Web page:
But there was the DynaMets Dash, invented in ’94 to promote a little goodwill after the bad taste of ’93. “The best promotion in baseball,” Howie Rose called it. Its beauty was its simplicity: Parents lined up outside the centerfield fence around the seventh inning, as they might have themselves when they were kids with Banner Day entries. Except this time they walked their own children around the warning track to the infield. From there the kids (and maybe a few parents if the kids were toddlers) were permitted to stumble around the bases for precious moments.

Or, if you knew someone like Michelle, you could be labeled a V.I.P. in the loosest sense of the phrase and get to jump the line. You didn’t go to the centerfield gate. You waited with Pete Flynn. It was the ninth and it didn’t appear there would be a tenth, so Pete and his boys were ready to set up the field for the small invaders and a couple of big ones.

Michelle introduced Jim and me to Pete Flynn. Pete Flynn sized us up — literally.

“Aren’t you two a little big for this?” he asked.

“No,” I said. “We’re just taking that stuff McGwire had in his locker.”

Pete Flynn laughed.

I made Pete Flynn laugh.

John Smoltz struck out John Olerud to end the 4-0 loss, the most incidental 4-0 loss in the history of Shea Stadium, Wild Card race or not. Never mind the Wild Card race. I had a Dash to make. Michelle said “c’mon” and we walked out onto the field from behind home plate.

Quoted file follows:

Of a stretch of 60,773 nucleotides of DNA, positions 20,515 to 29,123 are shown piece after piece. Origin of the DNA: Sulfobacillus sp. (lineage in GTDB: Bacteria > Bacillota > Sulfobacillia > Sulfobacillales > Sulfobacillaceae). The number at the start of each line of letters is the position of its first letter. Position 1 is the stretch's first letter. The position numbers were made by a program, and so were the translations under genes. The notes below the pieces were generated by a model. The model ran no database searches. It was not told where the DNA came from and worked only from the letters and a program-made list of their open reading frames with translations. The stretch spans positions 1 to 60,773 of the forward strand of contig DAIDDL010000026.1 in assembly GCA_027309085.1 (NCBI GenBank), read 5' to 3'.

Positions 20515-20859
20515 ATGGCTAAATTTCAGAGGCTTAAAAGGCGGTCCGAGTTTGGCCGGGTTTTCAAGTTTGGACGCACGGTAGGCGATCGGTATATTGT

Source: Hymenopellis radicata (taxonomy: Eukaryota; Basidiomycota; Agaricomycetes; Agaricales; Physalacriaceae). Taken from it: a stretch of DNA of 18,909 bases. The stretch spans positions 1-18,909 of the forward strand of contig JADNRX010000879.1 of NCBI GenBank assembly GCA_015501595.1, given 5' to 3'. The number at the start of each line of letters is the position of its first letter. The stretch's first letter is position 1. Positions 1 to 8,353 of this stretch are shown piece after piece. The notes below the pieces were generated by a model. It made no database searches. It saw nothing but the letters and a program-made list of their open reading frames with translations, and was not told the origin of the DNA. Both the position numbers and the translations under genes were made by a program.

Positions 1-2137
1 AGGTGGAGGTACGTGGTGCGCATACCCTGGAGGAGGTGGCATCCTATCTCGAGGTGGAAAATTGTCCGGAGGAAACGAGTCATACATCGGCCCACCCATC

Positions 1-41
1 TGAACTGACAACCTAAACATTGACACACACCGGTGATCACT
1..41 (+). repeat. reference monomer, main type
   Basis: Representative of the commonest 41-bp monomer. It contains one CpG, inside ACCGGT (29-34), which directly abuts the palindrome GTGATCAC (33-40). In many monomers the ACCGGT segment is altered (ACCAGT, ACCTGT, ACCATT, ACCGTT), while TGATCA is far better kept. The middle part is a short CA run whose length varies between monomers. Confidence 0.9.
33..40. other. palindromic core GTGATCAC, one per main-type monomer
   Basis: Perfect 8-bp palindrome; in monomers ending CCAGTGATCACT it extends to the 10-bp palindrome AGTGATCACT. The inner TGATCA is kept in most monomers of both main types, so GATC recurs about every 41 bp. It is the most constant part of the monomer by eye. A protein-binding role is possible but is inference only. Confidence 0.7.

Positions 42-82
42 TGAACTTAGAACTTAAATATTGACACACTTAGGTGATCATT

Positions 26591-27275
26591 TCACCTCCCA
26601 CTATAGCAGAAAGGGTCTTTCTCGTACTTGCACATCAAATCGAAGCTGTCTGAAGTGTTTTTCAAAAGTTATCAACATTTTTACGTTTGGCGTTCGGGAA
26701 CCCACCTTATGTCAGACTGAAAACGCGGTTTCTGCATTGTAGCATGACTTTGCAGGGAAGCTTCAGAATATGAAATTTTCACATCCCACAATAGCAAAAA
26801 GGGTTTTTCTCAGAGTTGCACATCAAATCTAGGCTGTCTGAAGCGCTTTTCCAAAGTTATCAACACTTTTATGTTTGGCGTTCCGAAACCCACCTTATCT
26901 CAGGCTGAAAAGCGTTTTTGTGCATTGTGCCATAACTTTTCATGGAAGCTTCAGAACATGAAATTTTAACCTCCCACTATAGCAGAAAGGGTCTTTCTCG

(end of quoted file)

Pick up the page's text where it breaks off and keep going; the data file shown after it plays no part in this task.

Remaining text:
I WAS ON THE FIELD AT SHEA STADIUM! Thirty seasons of watching on TV or from the seats above us and this was the first time. It was a standing dream, one I never saw materializing. But here I was and here it was.

I WAS ON THE FIELD AT SHEA STADIUM! The lifelong focus of my attention was now, however temporarily, my playground. It was my pedestrian walkway. In a moment it would be my path from first base to home plate.

I WAS ON THE FIELD AT SHEA STADIUM! You look up at the stands when you stand there. You’re atop the world yet you’re below everything. You’re below street level, I imagine. What strikes you, or struck me anyway, is the orangeness of the field boxes. It’s dazzling. The fans were gone by the time we got to our starting blocks. Some team employees sat down to watch the proceedings. Maybe they had relatives who were going to take to the basepaths. Nobody was there to see Jim or me, but there we were.

On the field at Shea Stadium.

When you Dash, you are kept the hell off the grass. You start from first, not home. And the bases are not where the bases are. They are replaced by on-deck circle mats with Mets logos.